There were also over 300 teams of the high school age robotics championships (working with much bigger robots, some the size of small refridgerators!) and the kids were really impressed with them and are excited about future opportunities as they get older as well.

Monday, April 14, 2008

And We're Off

There's a pile of suitcases in the entryway, I'm praying I haven't forgotten anything important, praying even harder that the TSA will let our robots through in our carry-on luggage, and can't wait until we're on the plane and underway. Miraculously, both kids are already asleep after much excitement this evening. It should be one for the memory books, for sure.

World Festival, here we come!

Sunday, April 13, 2008


Spring has most definitely sprung here with beautiful weather over the weekend, and lots of time to enjoy the sunshine, the sprinkler, and a tandem family bike ride (along with 4 straight days of robotics practice!). And while I'm at it, here's a few funnies from around here lately:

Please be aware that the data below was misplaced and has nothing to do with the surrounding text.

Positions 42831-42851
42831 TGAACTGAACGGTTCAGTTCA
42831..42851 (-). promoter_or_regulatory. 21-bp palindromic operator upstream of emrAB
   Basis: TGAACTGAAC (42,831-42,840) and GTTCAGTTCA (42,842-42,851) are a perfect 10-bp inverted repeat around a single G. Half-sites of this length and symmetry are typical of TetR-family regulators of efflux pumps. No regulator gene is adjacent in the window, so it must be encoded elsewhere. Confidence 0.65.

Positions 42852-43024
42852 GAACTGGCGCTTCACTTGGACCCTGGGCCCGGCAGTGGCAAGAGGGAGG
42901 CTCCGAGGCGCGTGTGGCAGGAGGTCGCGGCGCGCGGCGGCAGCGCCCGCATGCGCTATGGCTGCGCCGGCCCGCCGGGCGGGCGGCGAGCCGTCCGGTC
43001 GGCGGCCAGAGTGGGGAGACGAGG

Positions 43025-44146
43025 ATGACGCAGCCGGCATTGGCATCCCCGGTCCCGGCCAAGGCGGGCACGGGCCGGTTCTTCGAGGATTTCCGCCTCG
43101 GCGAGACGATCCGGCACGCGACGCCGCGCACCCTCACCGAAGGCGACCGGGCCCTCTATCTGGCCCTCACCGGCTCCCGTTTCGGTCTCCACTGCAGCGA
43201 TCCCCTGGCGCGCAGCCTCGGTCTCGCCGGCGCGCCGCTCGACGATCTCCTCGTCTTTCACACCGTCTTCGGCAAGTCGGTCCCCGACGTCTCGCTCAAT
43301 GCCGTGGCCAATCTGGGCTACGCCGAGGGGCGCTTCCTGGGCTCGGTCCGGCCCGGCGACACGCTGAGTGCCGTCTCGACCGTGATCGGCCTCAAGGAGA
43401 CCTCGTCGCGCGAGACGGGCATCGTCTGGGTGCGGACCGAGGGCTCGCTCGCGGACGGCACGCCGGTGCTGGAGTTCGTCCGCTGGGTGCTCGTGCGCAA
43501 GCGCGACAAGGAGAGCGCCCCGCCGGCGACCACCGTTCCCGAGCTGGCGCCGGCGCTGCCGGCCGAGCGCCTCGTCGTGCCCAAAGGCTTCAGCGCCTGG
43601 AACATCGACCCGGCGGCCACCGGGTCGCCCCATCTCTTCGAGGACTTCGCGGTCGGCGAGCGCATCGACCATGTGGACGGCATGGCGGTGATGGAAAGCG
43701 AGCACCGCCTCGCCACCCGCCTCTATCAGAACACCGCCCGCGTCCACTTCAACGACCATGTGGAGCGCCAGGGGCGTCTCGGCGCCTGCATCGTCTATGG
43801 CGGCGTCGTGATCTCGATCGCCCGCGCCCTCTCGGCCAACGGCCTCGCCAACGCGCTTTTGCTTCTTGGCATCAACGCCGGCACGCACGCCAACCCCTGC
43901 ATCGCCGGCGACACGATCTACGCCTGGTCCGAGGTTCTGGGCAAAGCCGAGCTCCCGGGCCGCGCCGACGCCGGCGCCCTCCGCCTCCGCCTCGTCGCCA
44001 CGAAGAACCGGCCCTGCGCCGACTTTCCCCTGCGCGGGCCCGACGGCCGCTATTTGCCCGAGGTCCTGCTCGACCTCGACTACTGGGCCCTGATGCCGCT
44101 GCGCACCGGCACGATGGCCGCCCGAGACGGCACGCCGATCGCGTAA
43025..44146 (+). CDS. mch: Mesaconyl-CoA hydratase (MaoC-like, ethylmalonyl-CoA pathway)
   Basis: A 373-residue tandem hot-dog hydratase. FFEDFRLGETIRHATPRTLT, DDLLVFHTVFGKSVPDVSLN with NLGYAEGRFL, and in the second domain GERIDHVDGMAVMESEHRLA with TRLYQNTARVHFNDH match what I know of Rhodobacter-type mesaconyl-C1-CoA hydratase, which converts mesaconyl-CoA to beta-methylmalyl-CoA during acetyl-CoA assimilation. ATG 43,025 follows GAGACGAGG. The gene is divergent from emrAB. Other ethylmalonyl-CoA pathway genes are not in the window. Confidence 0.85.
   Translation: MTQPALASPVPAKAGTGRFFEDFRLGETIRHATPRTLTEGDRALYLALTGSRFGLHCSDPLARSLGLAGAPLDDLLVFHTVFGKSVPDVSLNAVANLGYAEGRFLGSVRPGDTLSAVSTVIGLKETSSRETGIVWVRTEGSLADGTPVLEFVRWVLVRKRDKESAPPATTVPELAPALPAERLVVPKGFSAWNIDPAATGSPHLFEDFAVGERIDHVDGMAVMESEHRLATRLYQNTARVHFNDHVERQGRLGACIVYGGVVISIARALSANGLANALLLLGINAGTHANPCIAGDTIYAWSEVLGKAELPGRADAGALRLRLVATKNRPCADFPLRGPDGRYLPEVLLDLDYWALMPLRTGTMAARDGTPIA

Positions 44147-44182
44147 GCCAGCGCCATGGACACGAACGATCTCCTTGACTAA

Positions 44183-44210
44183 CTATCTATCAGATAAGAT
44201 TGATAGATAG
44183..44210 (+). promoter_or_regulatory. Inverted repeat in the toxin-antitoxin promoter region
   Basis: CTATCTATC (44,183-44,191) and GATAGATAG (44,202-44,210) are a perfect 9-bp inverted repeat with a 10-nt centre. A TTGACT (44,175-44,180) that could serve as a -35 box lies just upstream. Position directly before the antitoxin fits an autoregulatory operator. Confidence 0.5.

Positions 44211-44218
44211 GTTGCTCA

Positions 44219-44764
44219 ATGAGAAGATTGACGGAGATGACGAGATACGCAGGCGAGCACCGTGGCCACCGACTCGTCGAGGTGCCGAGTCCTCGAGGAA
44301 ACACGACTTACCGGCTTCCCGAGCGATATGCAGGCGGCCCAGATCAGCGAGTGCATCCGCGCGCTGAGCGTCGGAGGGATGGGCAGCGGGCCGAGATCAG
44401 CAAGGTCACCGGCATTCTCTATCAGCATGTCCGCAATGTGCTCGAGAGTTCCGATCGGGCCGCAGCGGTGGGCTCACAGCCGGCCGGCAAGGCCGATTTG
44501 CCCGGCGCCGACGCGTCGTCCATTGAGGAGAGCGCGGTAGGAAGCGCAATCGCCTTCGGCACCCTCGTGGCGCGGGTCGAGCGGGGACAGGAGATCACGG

When the kids were arguing, I overheard Asa telling Mackenzie very loudly "Oh, go back to your own beehive!"

On another day when I was the target of her wrath, I got "I'll remember that when you're old and you need me, mom."

On another afternoon, I overheard Wayne asking Asa to do something she apparently didn't want to do. After she didn't answer him, he asked her again, then asked if she had heard his request. She replied "I'm having a silent moment."

I was in the kitchen one day when I heard Mackenzie gasp as if he'd been burned by something hot. I looked over and he was carrying some apparently dangerous object to the counter at arm's length and I overheard him saying "At least it's got a protective shield on it!". The object in question? A pink (oh, the horror) crayon, one of those twistable ones in a plastic casing. Apparently, he's become allergic to the color pink. Maybe now's not the time to tell him he used to dress up in sparkles and fairy wings...